I do feel compelled to point out that last year, tomorrow’s starting pitcher was Zack Greinke. This year, tomorrow’s starting pitcher is…Luke Hochevar.

Hope still springs eternal. But spring better show up quick.


Anonymous said...

There are so many things wrong with the Royals decision-making: half of the starting fielders are playing out of position. The 2nd, 3rd, and 4th offensive players (who are at least average defensively) are sitting on the bench. Our 3 best relievers from 2008, other than Soria, pitch for other teams (with nothing to show for it). It really is just common-sense. Something that people who claim to be baseball geniuses seem to lack.

Terry said...

The definition of insanity is doing the same thing over and over (pouring so much time into watching the Royals play baseball year after year, whether it be at the park, or on FSMW) and expecting a different result (like, say, the team actually plays like a major league team and not a bunch of 7th graders at 3&2 that would rather be playing X-Box). No doubt about it....I'm as loony as they come!

Ryan said...

"I just have one question to ask, if I may: if Aviles isn’t yet ready to start at third base, WHY THE HELL IS HE ON THE ROSTER?"

THANK YOU! I don't know why the heck you're the only one who asks the question in print or online. If Aviles can't play, why isn't he on the DL? It's. So. Stupid.

Roy in Omaha said...

The most perplexing and troubling thing about the Royals trials and tribulations are that they actually have some personnel that could make things better, or, at least give one some hope, at-hand. If I were Dayton Moore or Trey Hillman there's no way I'd have, at minimum, Kendall, Guillen, Farnsworth, Betancourt, or Ankiel on this team. The Royals have suitable replacements for each and every one of these guys available right now, and, unlike the aforementioned dead weight, those replacements actually have some upside and aren't a thousand years old, either. You make Bryan Pena the everyday catcher. You stick Kila Ka'aihue at first base and make Billy Butler the permanent full time DH. You make Jordan Parraz (who barely even got looked at this spring) the full time RF. You leave Alberto Callaspo at 2B and leave Mike Aviles at SS. DeJesus and Maier are your other two outfielders. That lineup would score more runs than any other we've had in the last 5 years and I submit to you that if Ka'aihue was on this team from day one this year, he'd lead the team in on base percentage, probably by a wide margin. The Royals hitting is so bad it magnifies the deficiencies of their pitching. Right now, the hitting is a little more fixable. Why Maier and Aviles were not in the lineup on Opening Day and why Ka'aihue is in Omaha (who should have been on the team LAST year), after the spring training those three guys just had is a complete mystery to me and is just criminal. It was a full third of what looked like it might be a reasonably decent offense, two getting splinters in their butts and the other sent down for reasons I still can't fathom. We won't even use the all the talent we do have, and, use it correctly when we do. The personnel decisions these guys make just drive me crazy. Are they not watching and seeing the same things that's obvious to everybody else? Why do we as fans, and the news media keep giving the Royals a pass in subjecting us to all this abject stupidity? Inquiring minds want to know.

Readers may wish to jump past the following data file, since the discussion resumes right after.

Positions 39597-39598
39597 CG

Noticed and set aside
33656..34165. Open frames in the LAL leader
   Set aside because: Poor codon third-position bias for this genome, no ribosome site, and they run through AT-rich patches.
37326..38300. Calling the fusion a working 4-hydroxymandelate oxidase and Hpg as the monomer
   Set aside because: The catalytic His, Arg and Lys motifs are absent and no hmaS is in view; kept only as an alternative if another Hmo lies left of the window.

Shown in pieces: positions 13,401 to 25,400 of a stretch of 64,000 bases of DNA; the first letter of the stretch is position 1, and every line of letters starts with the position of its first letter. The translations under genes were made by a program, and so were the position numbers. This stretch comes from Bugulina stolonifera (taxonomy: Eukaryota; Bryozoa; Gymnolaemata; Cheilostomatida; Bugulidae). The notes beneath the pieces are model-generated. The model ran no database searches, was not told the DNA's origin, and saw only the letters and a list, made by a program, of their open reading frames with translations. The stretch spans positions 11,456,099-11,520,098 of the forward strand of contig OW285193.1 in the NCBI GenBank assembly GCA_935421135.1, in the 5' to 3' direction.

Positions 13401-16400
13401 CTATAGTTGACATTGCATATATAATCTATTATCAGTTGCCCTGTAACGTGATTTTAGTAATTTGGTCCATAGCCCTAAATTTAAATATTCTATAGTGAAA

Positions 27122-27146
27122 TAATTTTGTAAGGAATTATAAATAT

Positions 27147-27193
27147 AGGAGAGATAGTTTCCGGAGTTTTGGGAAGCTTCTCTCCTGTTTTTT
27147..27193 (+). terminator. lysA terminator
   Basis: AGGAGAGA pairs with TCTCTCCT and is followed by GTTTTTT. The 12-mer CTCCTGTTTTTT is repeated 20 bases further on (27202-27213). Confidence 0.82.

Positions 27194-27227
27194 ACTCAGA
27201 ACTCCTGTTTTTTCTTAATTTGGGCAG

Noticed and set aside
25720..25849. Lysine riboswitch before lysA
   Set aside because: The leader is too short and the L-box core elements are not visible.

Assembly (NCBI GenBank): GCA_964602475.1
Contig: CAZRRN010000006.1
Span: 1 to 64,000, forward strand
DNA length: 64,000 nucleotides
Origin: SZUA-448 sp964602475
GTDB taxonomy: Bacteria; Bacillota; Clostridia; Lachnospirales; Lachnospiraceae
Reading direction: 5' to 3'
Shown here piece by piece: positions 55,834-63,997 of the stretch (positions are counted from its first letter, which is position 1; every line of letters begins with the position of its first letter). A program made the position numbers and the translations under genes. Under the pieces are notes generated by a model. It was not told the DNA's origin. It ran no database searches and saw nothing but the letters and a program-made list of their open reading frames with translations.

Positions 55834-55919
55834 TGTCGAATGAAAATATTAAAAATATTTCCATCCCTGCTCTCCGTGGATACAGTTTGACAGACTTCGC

Anonymous said...

Aviles is not in the lineup because he doesn't take part in pre-game prayers with Deacon Hillman and Priest Moore.

Anonymous said...

Hillman's quotes are just as mind boggling as his decisions are. He said something about not wanting to use Callaspo or Aviles because of the amped up atmosphere.


Aren't these guys professionals? Are you trying to win the game, or put the most senior team on the field?

What kind of excuse do you need to not field the best possible team you can?

Heaven forbid we make the playoffs and have to play Bloomquist because the atmosphere is too amped.

Aviles, Callaspo and Maier deserve a lot of at bats. Why in the world is Moore/Hillman trying to prevent them from getting any?

I agree with the post above concerning Kila. I don't know if he can play in the bigs, BUT NO ONE ELSE DOES EITHER. Moore/Hillman it costs you nothing to give him a shot. At least we know he will work the count a little bit. Give him a chance.

I love the game. For better or worse this is my team. Part of baseball is analyzing the moves made by the Manager/GM and criticizing. These guys make that part of the game way too easy and we collectively spend way too much time being critics. I really don't want to be a critic. I want to watch my team and say those guys gave a maximum effort and I enjoyed watching the effort. Win or lose. I am not able to even get to the part of whether the effort was good enough or not because I spend all of my time thinking about how freaking stupid Moore/Hillman are and how simple some this stuff should be.

Play the guys that give you the best chance of winning.

I should stop, but I have all of this anger I need to pour out.

Can Aviles play second? What is the point of refusing to consider him at second?

Rany, you mentioned pinch hitting late. What was that all about? Give Maier an at-bat. Give anyone a chance at the end. Running your seven eight and nine hitters out there in that situation is borderline criminal. Especially when your six through nine hitters intimidate no one.

All I can do is hope. And keep the eternal spring thing in mine.

Here is what I am hoping for.

Callaspo 2b
Aviles SS
Butler DH
Kila 1b
Gordon 3b
Pena C
Maier Rf
Parraz Cf
Podsednik Lf

Will someone please give Moore the phone number for Brian Cashman?